I was listening to a great discussion about innovation (again) amongst a group of innovative bankers. As the conversation progressed, it made me reflect on a few things. In particular, how the conversation about innovation has changed over the past decade.
Just before the financial crisis hit, innovation was big on the banks’ agendas. In 2007, I remember a statistic that the mention of ‘innovation’ in the annual reports of the world’s top 100 banks had risen from an average 1.3 mentions in 2000 to 6.2 in 2006. Yep, innovation was big on the banks’ agendas but they weren’t really innovating at all.
Most innovation was in a laboratory, separated from the business. If the person running the lab got frustrated because the bank wouldn’t let them play in the big boys’ room, then they were told to leave. I think most Chief Innovation Officers I knew back then had an average lifespan of 18 months. And my comment would usually be that innovation was like some virus that had entered the organisation and challenged it. Like any virus, the white blood cells soon gather to squeeze it out.
Then the global financial crisis hit, and most banks moved into survival mode. During this period, innovation was of no interest at all. Living was the focus.
During that period, a whole raft of new start-ups began to pop out of the woodwork and the FinTech world began to evolve. With most banks hated and unable to innovate, the innovation focus moved outside the banks and into the private equity and venture capital world. That was the springboard for so much of what we see today as innovation.
When the banks got through the worst of the crisis, they then noticed that everyone was trying to disrupt and destroy them. The reaction to that was first to scoff and laugh, then to sit and watch and finally to invest and focus.
It was therefore around five or six years ago that banks started their innovation theatre. Let’s run hackathons and innovation days, and invite these upstarts to come and show us what they’ve got. Let’s have some pitch battles and demo discussions and offer prizes. Let’s do some stage work to make it look like we’re hip and cool … when we’re really not.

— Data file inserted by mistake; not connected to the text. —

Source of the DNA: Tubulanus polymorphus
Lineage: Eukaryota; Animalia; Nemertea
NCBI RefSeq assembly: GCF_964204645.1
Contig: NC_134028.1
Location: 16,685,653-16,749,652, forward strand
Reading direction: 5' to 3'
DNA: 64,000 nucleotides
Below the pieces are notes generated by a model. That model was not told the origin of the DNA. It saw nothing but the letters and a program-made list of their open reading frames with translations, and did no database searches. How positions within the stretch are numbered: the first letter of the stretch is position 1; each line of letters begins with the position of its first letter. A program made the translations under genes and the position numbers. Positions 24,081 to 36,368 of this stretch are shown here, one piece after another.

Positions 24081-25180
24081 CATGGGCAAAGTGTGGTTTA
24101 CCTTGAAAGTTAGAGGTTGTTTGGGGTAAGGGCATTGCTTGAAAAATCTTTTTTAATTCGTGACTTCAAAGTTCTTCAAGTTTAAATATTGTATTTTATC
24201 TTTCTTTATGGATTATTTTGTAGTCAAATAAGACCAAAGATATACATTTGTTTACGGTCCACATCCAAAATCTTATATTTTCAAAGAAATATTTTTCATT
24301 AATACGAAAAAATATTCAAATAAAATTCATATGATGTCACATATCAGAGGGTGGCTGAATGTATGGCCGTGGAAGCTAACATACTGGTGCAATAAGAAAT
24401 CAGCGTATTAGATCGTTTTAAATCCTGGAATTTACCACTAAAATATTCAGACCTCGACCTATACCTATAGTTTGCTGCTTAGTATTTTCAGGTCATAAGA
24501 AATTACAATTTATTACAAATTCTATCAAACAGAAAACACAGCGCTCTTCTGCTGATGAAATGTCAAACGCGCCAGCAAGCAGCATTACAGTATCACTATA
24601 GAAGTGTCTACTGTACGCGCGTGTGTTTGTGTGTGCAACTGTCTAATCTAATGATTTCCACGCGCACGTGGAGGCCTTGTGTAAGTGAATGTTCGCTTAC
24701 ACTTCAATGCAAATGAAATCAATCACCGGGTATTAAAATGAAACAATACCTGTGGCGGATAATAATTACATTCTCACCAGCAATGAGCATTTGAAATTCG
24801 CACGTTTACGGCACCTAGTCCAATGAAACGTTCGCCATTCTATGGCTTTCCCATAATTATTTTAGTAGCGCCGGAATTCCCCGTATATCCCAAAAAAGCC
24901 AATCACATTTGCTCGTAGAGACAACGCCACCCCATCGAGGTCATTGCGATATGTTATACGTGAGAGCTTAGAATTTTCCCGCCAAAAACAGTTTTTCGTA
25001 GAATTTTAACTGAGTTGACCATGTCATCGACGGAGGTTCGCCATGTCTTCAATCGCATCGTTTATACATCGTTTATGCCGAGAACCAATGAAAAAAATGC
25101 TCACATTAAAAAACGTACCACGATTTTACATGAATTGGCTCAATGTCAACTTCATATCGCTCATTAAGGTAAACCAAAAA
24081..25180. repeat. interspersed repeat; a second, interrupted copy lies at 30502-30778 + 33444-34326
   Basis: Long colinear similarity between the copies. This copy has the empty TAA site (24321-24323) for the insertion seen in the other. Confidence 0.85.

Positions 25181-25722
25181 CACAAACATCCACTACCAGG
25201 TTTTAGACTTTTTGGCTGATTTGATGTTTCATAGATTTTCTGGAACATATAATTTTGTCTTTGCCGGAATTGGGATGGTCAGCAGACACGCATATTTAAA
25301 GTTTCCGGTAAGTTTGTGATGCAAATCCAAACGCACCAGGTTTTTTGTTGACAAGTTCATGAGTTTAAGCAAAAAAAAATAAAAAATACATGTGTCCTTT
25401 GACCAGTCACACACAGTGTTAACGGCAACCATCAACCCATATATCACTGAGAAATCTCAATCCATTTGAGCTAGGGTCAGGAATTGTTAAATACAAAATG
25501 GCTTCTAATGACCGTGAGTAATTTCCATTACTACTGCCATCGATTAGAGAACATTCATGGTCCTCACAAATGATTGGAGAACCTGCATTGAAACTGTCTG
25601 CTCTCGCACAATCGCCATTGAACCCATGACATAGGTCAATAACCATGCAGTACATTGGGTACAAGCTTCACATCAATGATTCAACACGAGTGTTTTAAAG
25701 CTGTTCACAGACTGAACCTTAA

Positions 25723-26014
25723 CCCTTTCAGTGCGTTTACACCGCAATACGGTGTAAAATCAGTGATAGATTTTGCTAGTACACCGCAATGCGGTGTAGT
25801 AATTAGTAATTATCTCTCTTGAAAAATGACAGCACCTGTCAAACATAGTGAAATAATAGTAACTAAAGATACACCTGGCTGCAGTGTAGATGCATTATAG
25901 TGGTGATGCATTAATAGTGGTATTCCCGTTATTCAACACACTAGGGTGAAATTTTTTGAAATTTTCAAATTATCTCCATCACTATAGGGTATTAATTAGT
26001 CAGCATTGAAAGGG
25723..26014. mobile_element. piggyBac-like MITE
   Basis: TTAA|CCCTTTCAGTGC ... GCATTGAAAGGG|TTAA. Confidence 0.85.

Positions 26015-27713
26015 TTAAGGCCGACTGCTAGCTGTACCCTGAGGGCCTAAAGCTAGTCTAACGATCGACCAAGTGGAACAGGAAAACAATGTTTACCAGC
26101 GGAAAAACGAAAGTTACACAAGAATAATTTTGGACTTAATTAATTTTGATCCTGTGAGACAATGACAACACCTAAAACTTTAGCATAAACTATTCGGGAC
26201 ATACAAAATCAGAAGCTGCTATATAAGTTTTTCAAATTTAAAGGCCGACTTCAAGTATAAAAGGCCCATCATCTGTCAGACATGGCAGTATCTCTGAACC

Those innovation days and roadshows lasted a year or two until finally a few banks started to say: Silicon Valley is going to eat our lunch! Let’s do something about it.
When $10, $15, $20 or even $25 billion a year was being invested in FinTech start-ups, the banks could see things were actually changing. Not just innovation or theatre, but real change. It was therefore around the mid-2010s that the biggest banks began to get serious about innovation.
They started to look at partnering, investing and working with start-ups, and they started to take a long hard look at their own business, and its ability to change. At this point a bridge was built. The bridge joined the sandbox to the bank.
Before, during those innovation talks and theatre days, the sandbox was there to play in. Like the old innovation laboratories, it didn’t have any bridge into the bank and if the innovation guys got fed up because nothing ever went mainstream then tough. Leave the bank.
Now, the innovation dialogue has moved up a notch from being a play area, a sandbox, a lab, into a testing ground to prototype and try new ideas and then build and grow. That is why most banks today are talking co-creation and collaboration. They finally get it. Innovation is not about messing around and tyre-kicking, but really about learning to fly and not crashing.
Thank goodness we are living in a real innovation time, and not just theatre or hot air talking. It only took a couple of decades of discussion to get here.